Friday, June 19, 2009

Back to the Future: United Methodist Anti-Gay Backlash and Dearth of Leadership in the New Administration

I’ve talked recently (and a number of times previously) about the dynamics that cause societies on the brink of important forward-moving shifts in their moral minds to lurch backwards suddenly. I’ve noted that leaders who talk progressive change based on moral imperatives, but who then ignore their own moral imperatives and fail to deliver the progressive change they’ve articulated as necessary, are central to the backwards-lurching dynamic that can set in at such moments of promise.

When such a leadership vacuum occurs at a moment of critical social change pointing to morally-grounded progress, things can end up being much worse rather than much better, despite the insistence of a critical mass in the social group that change is possible and necessary, and now is the time for change. The inactivity of leaders who have come to power with the support of that critical mass, but who ignore these progressive supporters once the leaders have been elected, can open the door to backlash that moves the society further back in key areas than it was before it elected “progressive” leaders.

I also reported recently on the voting tallies, as United Methodist annual conferences are now gathering to consider an amendment to the church’s constitution that would open the door to gay and lesbian members—to openly gay and lesbian members. I noted that this amendment, which is being called the “all means all” amendment by its supporters, is being treated by some opponents as an attempt of the UMC in developed countries to impose its standards on churches of the developing world.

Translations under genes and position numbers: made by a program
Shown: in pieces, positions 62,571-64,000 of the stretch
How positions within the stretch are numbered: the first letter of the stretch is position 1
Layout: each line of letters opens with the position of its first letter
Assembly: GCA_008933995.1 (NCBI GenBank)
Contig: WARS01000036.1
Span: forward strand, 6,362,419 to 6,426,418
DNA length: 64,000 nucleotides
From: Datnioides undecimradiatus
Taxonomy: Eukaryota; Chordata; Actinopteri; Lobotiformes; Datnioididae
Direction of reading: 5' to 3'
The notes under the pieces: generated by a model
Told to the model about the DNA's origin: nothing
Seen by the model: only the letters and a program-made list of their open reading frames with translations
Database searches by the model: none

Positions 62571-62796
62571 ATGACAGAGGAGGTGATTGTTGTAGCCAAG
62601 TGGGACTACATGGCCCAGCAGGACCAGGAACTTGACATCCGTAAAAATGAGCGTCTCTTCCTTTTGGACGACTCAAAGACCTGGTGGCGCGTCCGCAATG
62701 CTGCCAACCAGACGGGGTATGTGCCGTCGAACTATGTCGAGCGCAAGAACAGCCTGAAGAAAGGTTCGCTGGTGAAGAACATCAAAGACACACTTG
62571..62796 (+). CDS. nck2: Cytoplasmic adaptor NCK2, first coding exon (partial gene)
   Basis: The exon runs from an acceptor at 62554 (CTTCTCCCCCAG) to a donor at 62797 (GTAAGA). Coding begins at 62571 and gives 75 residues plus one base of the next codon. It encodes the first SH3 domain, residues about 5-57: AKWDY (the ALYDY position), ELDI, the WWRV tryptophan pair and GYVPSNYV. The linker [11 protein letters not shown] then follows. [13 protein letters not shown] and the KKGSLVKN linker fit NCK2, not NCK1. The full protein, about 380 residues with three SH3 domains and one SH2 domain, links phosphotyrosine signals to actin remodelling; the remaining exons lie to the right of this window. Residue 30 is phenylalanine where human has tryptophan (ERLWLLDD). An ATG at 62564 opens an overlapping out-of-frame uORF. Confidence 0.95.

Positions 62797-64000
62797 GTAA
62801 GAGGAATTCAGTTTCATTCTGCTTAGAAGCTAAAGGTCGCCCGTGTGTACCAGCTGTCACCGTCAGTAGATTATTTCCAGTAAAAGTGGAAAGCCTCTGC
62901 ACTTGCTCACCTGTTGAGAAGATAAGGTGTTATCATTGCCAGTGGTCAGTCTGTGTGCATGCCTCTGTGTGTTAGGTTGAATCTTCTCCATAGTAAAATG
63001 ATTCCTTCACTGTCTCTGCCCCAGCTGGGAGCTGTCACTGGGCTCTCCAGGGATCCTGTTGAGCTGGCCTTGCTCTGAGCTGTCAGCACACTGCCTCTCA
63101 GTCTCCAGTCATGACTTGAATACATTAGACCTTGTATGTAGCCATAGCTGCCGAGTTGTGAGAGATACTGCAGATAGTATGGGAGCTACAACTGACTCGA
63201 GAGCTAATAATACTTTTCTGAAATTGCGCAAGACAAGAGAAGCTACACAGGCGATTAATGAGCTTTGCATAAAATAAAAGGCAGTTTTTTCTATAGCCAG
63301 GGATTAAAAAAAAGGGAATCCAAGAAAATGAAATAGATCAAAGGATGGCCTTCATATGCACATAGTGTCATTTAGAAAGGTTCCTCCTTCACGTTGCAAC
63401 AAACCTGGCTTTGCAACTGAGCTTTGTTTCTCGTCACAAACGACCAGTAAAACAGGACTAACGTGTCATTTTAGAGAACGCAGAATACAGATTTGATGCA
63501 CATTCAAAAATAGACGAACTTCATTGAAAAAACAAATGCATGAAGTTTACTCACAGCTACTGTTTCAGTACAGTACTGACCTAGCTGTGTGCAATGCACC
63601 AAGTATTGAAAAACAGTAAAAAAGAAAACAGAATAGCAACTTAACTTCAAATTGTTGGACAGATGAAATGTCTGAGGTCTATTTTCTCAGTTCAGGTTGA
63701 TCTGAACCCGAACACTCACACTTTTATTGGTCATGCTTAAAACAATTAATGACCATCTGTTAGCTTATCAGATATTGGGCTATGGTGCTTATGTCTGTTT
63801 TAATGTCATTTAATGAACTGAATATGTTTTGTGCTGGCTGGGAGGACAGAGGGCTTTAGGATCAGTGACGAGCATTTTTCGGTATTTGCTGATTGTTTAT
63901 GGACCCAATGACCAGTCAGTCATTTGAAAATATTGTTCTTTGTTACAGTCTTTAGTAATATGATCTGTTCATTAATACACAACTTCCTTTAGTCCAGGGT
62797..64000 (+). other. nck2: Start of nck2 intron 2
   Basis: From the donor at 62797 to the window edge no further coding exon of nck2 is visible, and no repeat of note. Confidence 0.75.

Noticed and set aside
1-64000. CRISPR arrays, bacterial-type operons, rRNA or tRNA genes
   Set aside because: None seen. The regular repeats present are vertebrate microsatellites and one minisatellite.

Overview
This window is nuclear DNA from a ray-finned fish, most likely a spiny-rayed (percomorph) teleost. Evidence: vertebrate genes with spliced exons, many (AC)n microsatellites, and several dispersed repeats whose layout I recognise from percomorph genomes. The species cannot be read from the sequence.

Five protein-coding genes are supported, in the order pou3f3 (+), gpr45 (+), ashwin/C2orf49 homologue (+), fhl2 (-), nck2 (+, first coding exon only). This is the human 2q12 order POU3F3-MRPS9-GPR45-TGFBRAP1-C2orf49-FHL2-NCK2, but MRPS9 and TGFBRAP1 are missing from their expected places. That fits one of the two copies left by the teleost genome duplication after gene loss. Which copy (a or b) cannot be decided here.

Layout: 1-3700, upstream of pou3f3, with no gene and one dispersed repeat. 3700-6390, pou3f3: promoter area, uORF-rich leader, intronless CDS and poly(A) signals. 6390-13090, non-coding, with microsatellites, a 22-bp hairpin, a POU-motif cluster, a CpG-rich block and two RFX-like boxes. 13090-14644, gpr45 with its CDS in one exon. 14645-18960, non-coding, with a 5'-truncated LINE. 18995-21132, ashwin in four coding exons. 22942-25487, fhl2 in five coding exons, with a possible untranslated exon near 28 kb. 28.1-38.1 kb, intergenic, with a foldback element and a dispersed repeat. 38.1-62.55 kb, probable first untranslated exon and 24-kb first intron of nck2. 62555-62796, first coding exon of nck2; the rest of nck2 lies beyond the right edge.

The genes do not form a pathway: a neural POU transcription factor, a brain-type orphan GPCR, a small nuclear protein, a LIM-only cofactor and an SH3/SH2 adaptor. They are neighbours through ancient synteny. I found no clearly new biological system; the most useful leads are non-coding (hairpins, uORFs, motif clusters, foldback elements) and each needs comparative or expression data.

But I also noted that this rationale for opposing the amendment (which is being offered, ironically, by the same United Methodists who formerly opposed inclusion of people of color in their church) disguises what is really going on with the vote re: the “all means all” amendment: it’s a vote about whether gay people are to be welcome in UMC churches. It is astonishing to hear those voting against welcoming gays to their churches now arguing that they want to exclude gay members from Methodist churches because they are defending the rights of people of color.

My previous posting about this notes the correlation between the voting patterns on the “all means all” amendment and the 1860 presidential election. In states that voted against Lincoln in 1860—that is, in slave states that wanted to uphold slavery—voting tallies at annual conferences are running strongly against the “all means all” amendment. And in states that voted for Lincoln and against slavery in 1860, UMC annual conferences are upholding the “all means all” amendment.

United Methodist churches in the church’s heartland—the Old South—are as opposed today to inclusion of gays and lesbians in their church as they were opposed in 1860 to the abolition of slavery, and as they continued to be opposed to inclusion of people of color in “white” churches. until recently. UMC churches outside the heartland of Methodism in the Old South are, in general, welcoming of gay and lesbian members, just as they were welcoming of African-American members long before “white” Methodist churches of the South opened their doors to black members.

Since I last posted about this issue, more annual conference votes have come in. And as more votes come in, they strongly confirm the analysis I offered in my previous posting about the “all means all” amendment. Called to Witness, a website sponsored by Reconciling Ministries, recently added to its final counts of annual conference votes tallies from the annual conferences of New York, southwest Texas, the Rio Grande, and Tennessee.

The Tennessee annual conference voted with its Old South brothers and sisters—285 in favor of “all means all,” and 340 in favor of “all are not welcome.” New York voted 432 in favor of welcoming gay persons to United Methodist churches and 214 against such welcome.

The southwest Texas and Rio Grande annual conference votes are interesting. They suggest a trend (borne out by other vote tallies) away from the dominance of Old South exclusionism in Methodism, as one moves away from the Old South heartland to the west. Whereas the Texas conference itself voted heavily against welcome (704 vs. 398), as did northwest Texas (179 vs. 80), and the north Texas conference also held the line against gay members (385 vs. 295), southwest Texas was almost evenly divided, if marginally against welcoming gay members (370 vs. all means all, 333 for all means all).